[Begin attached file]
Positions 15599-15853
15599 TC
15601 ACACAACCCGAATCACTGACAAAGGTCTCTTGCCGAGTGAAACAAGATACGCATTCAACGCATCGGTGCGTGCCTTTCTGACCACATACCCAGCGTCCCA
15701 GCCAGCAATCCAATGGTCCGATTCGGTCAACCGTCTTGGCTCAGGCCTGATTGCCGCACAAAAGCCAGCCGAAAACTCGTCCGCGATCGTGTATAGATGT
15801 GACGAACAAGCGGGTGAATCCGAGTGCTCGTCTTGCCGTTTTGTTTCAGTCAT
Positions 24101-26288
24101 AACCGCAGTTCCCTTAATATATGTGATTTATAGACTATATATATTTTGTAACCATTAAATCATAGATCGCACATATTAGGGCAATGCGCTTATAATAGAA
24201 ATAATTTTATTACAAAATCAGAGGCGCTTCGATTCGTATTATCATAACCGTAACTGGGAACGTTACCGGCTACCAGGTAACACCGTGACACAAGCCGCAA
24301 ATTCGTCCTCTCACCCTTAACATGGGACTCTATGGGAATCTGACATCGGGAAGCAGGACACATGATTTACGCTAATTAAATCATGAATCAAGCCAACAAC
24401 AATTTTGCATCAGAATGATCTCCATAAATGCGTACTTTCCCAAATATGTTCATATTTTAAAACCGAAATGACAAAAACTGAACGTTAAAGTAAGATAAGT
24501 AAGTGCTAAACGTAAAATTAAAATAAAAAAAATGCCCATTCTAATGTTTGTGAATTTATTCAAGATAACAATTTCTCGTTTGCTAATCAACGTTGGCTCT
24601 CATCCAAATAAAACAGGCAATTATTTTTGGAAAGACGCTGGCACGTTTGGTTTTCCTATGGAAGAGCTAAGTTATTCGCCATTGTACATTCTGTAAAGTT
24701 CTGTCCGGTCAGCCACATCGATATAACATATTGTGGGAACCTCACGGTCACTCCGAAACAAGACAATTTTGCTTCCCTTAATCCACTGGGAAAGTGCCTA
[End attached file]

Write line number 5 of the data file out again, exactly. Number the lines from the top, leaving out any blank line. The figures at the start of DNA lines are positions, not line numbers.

15801 GACGAACAAGCGGGTGAATCCGAGTGCTCGTCTTGCCGTTTTGTTTCAGTCAT